Creating High Performance Teams is an on-line workshop designed to provide any team member or team leader with the information and tools needed to both build and maintain highly effective teams. The course deals with the two sides of teamwork... the technical side and the interpersonal side. The technical side describes how high performance teams create their goals/objectives, define roles/responsibilities, identify barriers to effectiveness as well as how to work around these barriers, how decisions are made on effective teams, and how decisions are made.
The interpersonal side of teamwork deals with perceptual differences... why people don't see the world the same and how to bridge the differences, personality differences... which personalities get along and which do not (toxic relationships), and how to get along with every personality style (Versatility). The last subject discussed in this workshop is how to build trust on team.
Creating High Performing Teams is a five-module on-line workshop designed to give both team members and team leaders information on how to both create and maintain highly effective teams. It discusses the characteristics of highly effective team members, the five critical steps for create effective teams (e.g., how high performance teams create their goals, define roles, identify and overcome barriers, and deal with personality differences), dealing with toxic relationships, and how to build trust.
This module in the Creating High Performance Teams workshop outlines those characteristics that differentiate good team members (and leaders) from the not so good. This list is often used by teams to diagnose where they may be having some difficulties so they can fix any team problems.
This module of the Creating High Performing Teams workshop is designed to walk participants through the steps required to actually get a team up and running. It includes how high performing teams create their goals/objectives, define their roles/responsibilities, identify and overcome barriers to success, build infrastructure supports for long-term team health, and deal with different personalities. It also outlines the differences between bad, good, and high performance teams for each of the five steps.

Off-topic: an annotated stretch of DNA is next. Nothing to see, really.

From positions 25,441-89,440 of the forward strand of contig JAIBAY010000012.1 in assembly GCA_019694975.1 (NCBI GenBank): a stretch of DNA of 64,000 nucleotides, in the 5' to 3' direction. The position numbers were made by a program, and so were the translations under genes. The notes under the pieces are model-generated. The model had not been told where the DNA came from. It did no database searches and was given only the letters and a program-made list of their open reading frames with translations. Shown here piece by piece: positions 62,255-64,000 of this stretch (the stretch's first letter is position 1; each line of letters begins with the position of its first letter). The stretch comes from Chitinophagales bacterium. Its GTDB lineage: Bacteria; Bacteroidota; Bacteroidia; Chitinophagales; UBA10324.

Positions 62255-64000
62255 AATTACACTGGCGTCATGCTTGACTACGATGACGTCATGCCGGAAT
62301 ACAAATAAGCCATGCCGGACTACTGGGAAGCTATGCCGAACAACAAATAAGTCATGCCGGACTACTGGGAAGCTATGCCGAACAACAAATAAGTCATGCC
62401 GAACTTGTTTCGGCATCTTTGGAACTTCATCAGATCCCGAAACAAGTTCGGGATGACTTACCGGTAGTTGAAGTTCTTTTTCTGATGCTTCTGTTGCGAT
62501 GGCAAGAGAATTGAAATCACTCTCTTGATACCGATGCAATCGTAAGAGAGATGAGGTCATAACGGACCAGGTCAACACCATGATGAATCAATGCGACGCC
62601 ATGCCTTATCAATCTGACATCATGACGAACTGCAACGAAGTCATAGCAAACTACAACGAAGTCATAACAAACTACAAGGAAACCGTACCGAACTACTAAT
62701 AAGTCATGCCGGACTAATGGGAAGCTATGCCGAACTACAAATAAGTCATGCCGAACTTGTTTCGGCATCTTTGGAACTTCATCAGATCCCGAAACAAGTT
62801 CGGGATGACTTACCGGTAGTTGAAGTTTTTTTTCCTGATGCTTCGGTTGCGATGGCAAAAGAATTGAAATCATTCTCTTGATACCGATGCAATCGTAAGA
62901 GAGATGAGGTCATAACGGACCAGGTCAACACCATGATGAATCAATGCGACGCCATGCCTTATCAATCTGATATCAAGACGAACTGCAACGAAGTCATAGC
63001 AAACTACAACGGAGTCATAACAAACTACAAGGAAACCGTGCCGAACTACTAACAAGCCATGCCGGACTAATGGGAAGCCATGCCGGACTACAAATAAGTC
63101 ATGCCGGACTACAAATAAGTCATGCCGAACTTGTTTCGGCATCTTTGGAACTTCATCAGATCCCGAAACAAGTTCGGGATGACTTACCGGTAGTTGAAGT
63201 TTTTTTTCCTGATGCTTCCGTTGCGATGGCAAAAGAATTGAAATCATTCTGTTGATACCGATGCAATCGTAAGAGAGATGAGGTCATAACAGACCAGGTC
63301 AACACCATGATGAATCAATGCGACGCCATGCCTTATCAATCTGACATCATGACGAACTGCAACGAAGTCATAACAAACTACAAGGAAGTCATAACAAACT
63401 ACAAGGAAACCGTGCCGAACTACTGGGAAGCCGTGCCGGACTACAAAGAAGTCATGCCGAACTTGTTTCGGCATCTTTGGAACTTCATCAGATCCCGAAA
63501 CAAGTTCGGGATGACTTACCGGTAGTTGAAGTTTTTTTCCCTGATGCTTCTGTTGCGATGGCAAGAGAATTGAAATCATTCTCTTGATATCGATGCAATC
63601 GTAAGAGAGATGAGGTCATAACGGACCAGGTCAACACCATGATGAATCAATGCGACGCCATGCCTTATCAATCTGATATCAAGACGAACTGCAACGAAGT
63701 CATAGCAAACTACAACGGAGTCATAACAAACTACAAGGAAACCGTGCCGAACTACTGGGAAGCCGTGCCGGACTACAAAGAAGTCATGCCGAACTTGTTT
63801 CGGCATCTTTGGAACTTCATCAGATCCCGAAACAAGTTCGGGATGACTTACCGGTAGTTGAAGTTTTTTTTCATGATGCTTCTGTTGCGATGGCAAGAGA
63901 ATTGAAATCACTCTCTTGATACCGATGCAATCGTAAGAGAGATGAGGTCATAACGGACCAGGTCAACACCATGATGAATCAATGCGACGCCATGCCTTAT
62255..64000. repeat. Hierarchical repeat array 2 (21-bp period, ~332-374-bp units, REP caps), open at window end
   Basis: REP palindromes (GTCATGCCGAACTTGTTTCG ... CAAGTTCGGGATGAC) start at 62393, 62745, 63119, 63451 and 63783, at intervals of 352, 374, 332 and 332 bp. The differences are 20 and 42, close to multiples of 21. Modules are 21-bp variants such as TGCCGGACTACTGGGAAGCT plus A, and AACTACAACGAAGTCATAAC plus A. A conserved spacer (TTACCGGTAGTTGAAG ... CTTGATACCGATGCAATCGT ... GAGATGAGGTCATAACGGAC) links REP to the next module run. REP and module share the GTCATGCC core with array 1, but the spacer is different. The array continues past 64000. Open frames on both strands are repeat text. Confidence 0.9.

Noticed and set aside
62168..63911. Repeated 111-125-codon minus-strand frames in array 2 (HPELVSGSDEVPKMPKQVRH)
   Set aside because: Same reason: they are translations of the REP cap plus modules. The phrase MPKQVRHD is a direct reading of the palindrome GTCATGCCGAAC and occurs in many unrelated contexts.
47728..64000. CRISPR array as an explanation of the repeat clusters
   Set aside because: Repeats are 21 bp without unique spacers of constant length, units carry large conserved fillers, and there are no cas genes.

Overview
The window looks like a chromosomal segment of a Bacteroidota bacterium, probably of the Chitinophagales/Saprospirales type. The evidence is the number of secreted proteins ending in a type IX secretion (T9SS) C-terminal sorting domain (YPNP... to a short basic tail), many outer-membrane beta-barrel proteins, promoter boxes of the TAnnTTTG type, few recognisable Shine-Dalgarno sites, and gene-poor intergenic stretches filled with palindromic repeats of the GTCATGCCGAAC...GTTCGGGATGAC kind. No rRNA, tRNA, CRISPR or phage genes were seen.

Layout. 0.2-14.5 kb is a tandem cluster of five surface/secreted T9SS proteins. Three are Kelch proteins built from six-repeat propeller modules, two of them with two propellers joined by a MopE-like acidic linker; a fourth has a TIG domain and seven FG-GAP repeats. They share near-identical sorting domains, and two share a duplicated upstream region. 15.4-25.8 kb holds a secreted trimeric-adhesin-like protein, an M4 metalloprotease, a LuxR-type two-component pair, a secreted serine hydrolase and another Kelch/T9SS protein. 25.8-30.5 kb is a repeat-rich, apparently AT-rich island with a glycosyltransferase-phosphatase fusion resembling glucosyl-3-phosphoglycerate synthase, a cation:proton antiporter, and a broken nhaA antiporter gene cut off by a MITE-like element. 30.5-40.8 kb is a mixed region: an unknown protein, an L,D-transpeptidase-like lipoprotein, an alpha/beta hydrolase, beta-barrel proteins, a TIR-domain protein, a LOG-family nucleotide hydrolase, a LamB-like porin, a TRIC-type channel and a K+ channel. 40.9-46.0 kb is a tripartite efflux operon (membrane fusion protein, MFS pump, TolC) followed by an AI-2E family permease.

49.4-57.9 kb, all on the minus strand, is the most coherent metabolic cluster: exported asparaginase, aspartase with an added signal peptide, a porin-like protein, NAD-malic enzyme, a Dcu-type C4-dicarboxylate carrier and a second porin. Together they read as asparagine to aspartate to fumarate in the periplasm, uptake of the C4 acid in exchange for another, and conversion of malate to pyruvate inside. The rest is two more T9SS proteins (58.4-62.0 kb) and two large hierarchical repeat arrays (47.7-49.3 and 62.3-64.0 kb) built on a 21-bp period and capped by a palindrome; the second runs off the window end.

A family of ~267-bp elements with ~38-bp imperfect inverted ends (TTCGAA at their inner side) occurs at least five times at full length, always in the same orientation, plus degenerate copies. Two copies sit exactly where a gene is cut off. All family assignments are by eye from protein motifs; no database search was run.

This module of the Creating High Performing Teams workshop helps the participant understand why people don't see the world the same way...and how to overcome these differences. It discusses how people select information in their environment, organize, and interpret this information for maximum impact.
This module of the Creating High Performing Teams workshop deals with the different personalities that exist at any given time on teams. What are the strengths and weaknesses of each personality type, which ones get along with each other and which ones do not (toxic relationships) and why. And the techniques necessary for getting along with everyone...a skill called Versatility.
This module of the Creating High Performing Teams workshop deals with the issue of trust. Trust is a critical component to creating highly effective teams. In this module we discuss what creates trust, what crushes trust, and what has to be by both team members and team leaders to keep trust alive.
Dr. Robbins has been a business psychologist for over 35 years specializing in creating high performing teams, leadership development, change management, and interpersonal influence. He is the author of seven books, including Why Teams Don't Work (winner of the Global Business Book Award), his clients include the CIA, the FBI, the Secret Service, and global companies such as 3M, American Express, Toro, the Mayo Clinic, and many others.
Following his work for the government, he held executive positions at Burlington Northern and Honeywell and is currently on the faculty of The Institute for Management Studies, Argosy University, and as a Senior Fellow of Executive Education at the Carlson School of Management at the University of Minnesota.
Dr. Robbins other book titles are: Turf Wars, How to Speak and Listen Effectively, The New Why Teams Don't Work, Transcompetitiion, The Accidental Leader, and Tack.